Design Visualization

High-Impact Set Design

19 May, 2011 By: Meleah Maynard

Innovative Show Design gives Versus's Hockey Central a whole new look using CINEMA 4D and Vectorworks.

 Having worked with NBC on Super Bowl XLIII and two long-running poker shows, Innovative Show Design (ISD) already had a solid relationship with NBC Sports when executive producer Sam Flood called with a request. He wanted a new look for the set of Hockey Central, which airs on the Versus channel. "Watch the show tonight and see what you can come up with," Flood told Justin Garrone, ISD's associate artistic director. 

"We presented two desk designs and the next day, received a call from NBC requesting a meeting at the Versus studio," Garrone recalls. The following Monday, Chris Runnells, ISD's owner and creative director, flew to Connecticut to discuss the project further. Suddenly, what began as a request for a desk design became an opportunity to create an entirely new set. With a time frame of just three weeks, Runnells, Garrone, and the other members of the ISD management team, Nate Mitchell and Mark Dowling, used Nemetschek's Vectorworks and MAXON's CINEMA 4D (C4D) to create the new look.

One of the main goals of the set redesign was to create a more intimate space, with a desk that the show's hosts could gather around.

Combining Vectorworks and C4D is not unique to this project. ISD designers started using C4D four years ago, when they needed a better way to render from their CAD-based engineering program. "Nate [Mitchell] introduced CINEMA 4D as a more sophisticated way to render the companies' designs and give them a more realistic look," Runnells explains. And the ISD team plans to keep using C4D as part of their pipeline.

"We work so fast in CINEMA now because we've built a lot of tools, including a library of objects we use, so we don't have to redraw every single item every time," says Mitchell. Some of the most useful tools the group has made include an extensive texture library and an array of photometrically correct lights and cameras. "Justin [Garrone] and I have built lights and cameras [in the software] that perform exactly as they would in the real world, so clients can preview what their set is going to look like," Mitchell continues.

It's All About the Hockey

ISD created the new Hockey Central set from scratch. The existing set had been used for several seasons and multiple programs, so NBC executives decided they wanted to start over with a set specifically designed for the hockey program. The first goal was to design a new, much more intimate desk for the hosts to gather around. The concept that NBC presented to ISD was inspired by a Nok tabletop hockey game.

Designed to look like a hockey rink, the hosts' desktop incorporates a touchscreen that they use when discussing strategies and illustrating plays.

ISD developed two different takes on the desk design. The first, which had a more traditional and architectural feel, was based on the iconic Stanley Cup trophy. The second design was more technologically advanced, with monitors, moving media, and a desktop incorporating a touchscreen that looked like a miniature hockey rink. This technology would make it possible for the hosts to interact with the desk when illustrating plays and discussing strategies. NBC Versus opted for a combination of both styles, and decided to include a backdrop as well. ISD added dasher boards and Plexiglas acrylic sheets behind the hosts, onto which media could be projected to enhance the design.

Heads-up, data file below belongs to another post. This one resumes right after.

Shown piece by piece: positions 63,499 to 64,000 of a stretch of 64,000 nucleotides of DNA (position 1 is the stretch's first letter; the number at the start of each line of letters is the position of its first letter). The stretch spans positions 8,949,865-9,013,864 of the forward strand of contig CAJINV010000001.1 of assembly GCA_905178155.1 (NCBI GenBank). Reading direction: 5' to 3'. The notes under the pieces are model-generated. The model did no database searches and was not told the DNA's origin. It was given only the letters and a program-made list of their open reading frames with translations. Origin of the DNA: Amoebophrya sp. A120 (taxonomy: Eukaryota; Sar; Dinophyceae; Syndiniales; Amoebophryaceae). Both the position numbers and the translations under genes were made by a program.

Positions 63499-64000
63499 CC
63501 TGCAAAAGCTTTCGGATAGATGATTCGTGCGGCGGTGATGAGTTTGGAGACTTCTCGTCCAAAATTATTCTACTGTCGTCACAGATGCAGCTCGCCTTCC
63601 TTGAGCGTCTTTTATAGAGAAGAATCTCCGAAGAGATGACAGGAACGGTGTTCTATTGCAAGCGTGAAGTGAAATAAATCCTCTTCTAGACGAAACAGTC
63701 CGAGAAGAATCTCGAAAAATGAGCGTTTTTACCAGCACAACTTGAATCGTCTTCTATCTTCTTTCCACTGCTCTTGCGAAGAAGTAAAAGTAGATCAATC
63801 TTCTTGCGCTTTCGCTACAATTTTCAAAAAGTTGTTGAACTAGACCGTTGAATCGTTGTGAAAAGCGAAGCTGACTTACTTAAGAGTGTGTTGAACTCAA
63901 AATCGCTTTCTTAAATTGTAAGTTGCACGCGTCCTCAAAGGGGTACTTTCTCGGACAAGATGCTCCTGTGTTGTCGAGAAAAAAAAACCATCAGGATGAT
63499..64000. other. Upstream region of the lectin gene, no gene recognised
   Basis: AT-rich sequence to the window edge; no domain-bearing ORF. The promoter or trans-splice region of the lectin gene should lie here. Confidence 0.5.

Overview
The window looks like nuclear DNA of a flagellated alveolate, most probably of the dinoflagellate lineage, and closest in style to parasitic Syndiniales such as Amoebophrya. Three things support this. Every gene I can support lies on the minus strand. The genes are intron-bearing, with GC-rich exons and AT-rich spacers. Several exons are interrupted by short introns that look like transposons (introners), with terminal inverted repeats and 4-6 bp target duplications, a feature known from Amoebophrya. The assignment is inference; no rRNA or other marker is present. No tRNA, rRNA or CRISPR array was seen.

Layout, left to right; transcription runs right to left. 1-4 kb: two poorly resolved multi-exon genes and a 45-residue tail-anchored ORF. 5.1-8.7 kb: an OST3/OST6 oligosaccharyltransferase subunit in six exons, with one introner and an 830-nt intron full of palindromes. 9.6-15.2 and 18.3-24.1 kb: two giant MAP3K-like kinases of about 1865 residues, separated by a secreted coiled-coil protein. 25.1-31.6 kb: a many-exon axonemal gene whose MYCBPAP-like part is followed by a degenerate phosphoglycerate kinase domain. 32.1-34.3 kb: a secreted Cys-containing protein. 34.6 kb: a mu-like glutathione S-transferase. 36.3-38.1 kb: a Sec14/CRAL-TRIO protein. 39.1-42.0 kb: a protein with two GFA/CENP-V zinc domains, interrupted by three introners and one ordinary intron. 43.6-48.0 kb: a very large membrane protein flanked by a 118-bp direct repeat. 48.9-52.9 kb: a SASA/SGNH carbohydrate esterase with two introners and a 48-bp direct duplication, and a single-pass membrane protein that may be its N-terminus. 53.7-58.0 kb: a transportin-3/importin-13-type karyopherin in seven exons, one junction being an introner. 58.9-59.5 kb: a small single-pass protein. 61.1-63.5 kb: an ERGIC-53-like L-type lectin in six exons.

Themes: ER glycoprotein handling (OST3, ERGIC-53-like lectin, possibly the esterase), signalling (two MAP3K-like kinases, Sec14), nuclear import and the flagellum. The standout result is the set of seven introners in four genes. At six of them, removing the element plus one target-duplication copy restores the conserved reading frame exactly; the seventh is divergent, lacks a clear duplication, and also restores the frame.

ISD designed the set so that media could be projected onto dasher boards and sheets of Plexiglas positioned behind the hosts.

Because each of ISD's custom sets is uniquely designed to fit a particular location, measurements must be precise. Runnells and Garrone draw everything in real-world scale using Vectorworks before bringing designs back into C4D. Next, Mitchell and Dowling, the team's graphic artists, begin lighting and texturing the set to give it a photorealistic look. The team then uses its expertise to place cameras in the same way production staff would use them to shoot the show. As a result, clients are able to see precisely how their set will look and function prior to installation. This in-depth process means ISD sees projects all the way through from concept to design to the final build. "You don't get that with every design firm," says Mitchell.

Digitizing Dreams

Changes are an inherent part of any project. One of the things the ISD team likes most about using Vectorworks with C4D is how easy it is to clearly communicate designs to stakeholders, and to make changes before the team actually starts to cut wood and build. Even the smallest details of a design — such as the metallic texture on this set's columns — can be rendered and discussed with clients. "We did research to find different metallic laminates we could use for the columns and found one that really looks like glazed-over ice that's been scraped up by [skate] blades," Mitchell says.

CINEMA 4D enables ISD designers to render a variety of surface textures and materials in a realistic fashion.

Once Mitchell and Dowling bring the design into C4D, the scene is lit as it would be in real life, ensuring that the set looks as true to the final product as possible. For this project, the team used a new feature in C4D that allowed them to match the lights' color temperature to the actual fixtures that would be used. 

"It's almost as if people have lost their ability to envision what things could be in our digital world," says Runnells. "So a lot of our design process comes from listening to our clients and creating their vision," he explains. "We take what they're saying and translate that into their vision even though a lot of the time they aren't able to say exactly what they want, so we listen and then digitize their dreams."  


About the Author: Meleah Maynard

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